In the Bypass Cycle, data is routed only to the multifunction ALU 604, and is not passed through the multiplier 600 or the accumulator 602. Five clock cycles are required for a Bypass Cycle in the illustrated embodiment.
The Short Cycle is used when numbers must be multiplied and/or accumulated, but need no further processing, and may be coupled directly from the accumulator 602 output to the buffer 608, for coupling to the Z bus. The Short Cycle requires eleven clock cycles in the illustrated embodiment.
The Long Cycle is the default mode, and requires fourteen clock cycles in the illustrated embodiment. In the Long Cycle, data passes through the multiplier 600, then the accumulator 602, and then through either the multifunction ALU 604 or the transform circuit 606.
Because the circuitry that makes up the arithmetic pipeline 212 requires a different number of clock cycles to operate :,n each mode, a delay logic circuit 210 is provided between the pipeline register 206 and the arithmetic pipeline 212 to delay the execution of microcode instructions until valid data is present at the inputs of the arithmetic pipeline 212.
FIGS. 8a and 8b depicts the organization of the delay logic 210 for the arithmetic pipeline. For certain signals, such as the First Term and Change Sign signals, clocked registers are used to implement the delay, which is always a specific number of clock cycles. For example, the control signals for the accumulator 602 are always delayed seven clock cycles to allow for two clock cycles required for data access from the source register file and five clock cycles required for a multiplier 600 calculation. As shown in FIG. 8a, the First Term signal is simply coupled to a clocked 8-bit register 800 and fed back to the same register six times, resulting in a seven clock cycle delay. The same type of circuit is used for the Change Sign signal.
FIG. 8b shows a simplified view of the delay logic circuit that delays microcode instructions for the multifunction ALU 604 and the transform circuit 606. The delay is implemented by temporarily storing the control bits of each microcode instruction in a 16×4 register file 802 that is continually addressed by offset read and write addresses. A modulo-16 counter 804 is continually incremented by the system clock and generates a 4-bit address that is coupled to the register file's write address inputs, and to the least significant address bits of a delay ROM 806. The delay ROM 806 contains a set of 4-bit addresses offset from their memory locations by an offset equal to the desired delay in clock cycles. For example, if a 5-cycle delay is required, the data word in the delay ROM 806 at address "2" will contain the hexadecimal value of "7". The most significant two bits of the delay ROM 806 address inputs are coupled to a Delay Select signal from the pipeline register 206, so that different delays can be selected by selecting different address areas in the delay ROM 806.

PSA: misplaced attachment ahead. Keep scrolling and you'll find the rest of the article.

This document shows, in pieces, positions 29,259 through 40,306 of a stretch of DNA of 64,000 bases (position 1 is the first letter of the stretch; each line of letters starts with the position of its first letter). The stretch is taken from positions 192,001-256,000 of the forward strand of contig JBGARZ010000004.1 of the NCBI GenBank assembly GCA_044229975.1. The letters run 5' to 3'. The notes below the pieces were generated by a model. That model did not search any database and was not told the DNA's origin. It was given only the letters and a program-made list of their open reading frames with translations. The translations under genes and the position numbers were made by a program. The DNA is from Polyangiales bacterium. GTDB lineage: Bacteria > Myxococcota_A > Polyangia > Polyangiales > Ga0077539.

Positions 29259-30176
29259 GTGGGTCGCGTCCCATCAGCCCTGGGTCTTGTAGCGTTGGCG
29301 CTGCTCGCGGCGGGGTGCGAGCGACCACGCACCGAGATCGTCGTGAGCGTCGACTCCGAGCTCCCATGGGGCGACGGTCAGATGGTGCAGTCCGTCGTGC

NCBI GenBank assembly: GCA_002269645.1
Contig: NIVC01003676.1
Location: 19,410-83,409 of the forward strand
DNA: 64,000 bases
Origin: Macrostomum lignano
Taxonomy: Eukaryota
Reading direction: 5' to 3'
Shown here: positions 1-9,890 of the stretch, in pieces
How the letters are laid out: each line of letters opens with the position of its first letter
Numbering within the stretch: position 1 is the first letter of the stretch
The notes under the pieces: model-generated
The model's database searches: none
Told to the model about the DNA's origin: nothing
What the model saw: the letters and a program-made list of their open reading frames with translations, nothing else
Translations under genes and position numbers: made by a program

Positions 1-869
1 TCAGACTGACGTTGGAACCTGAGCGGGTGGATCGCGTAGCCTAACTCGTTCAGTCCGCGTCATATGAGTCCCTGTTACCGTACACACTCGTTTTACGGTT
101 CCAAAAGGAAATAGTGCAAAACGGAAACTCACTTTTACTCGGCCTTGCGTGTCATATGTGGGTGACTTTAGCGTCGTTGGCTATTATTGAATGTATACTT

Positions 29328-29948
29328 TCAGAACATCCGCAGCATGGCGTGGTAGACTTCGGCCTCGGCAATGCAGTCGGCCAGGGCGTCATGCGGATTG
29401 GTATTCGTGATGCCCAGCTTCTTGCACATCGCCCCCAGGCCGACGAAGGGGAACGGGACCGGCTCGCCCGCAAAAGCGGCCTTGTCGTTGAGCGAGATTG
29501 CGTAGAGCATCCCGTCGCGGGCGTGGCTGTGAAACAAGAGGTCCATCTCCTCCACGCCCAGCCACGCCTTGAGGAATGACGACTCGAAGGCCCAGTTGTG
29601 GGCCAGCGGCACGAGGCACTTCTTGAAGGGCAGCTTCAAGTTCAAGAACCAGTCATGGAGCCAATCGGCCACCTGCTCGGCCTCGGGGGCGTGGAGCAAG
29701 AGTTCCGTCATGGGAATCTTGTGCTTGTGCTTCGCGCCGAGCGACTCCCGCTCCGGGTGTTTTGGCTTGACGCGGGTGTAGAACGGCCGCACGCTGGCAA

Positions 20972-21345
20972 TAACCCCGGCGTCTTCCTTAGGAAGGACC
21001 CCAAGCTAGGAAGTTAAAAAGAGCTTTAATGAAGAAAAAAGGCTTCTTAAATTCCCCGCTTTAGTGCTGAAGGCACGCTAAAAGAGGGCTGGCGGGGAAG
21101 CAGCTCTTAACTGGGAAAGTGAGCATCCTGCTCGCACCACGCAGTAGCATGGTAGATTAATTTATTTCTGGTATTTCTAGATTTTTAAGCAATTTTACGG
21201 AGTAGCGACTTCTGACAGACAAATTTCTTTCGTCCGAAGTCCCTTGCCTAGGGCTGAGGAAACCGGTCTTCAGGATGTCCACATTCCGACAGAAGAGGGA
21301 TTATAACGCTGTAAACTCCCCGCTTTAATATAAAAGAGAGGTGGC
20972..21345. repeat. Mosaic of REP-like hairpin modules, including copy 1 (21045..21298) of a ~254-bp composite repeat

The output data lines from the delay ROM 806 are coupled to the register file's read address inputs. The register file's read enable and write enable inputs are alternately driven by the clock signal and its inverse. A control ROM address, which embodies a command to the arithmetic pipeline 212, is input into the register file 802 from the pipeline register 206. The register file's output remains irrelevant until the correct number of clock cycles has passed, at which point the read address of the register file 802 will have the same value as the write address when the control ROM address was originally stored.
The output of the register file 802 (i.e., the proper control ROM address) is coupled to the address inputs of the control ROM 612, which retrieves the specific combination of individual control signals stored at the input address. The output of the control ROM 612 is a combination of read and write control signals, scale values, mode selection signals for the multifunction ALU 604 and the transform circuit 606, and counter function selection signals.
The write enable signals for the Z bus are delayed a variable number of cycles (always 5, 11, or 14 cycles in the illustrated embodiment) by delaying the signals through three sets of registers in a manner similar to that shown in FIG. 8a. The three sets of delay register outputs are coupled to a multiplexer (not shown) controlled by the Delay Select bits of the current microcode instruction from the pipeline register 206.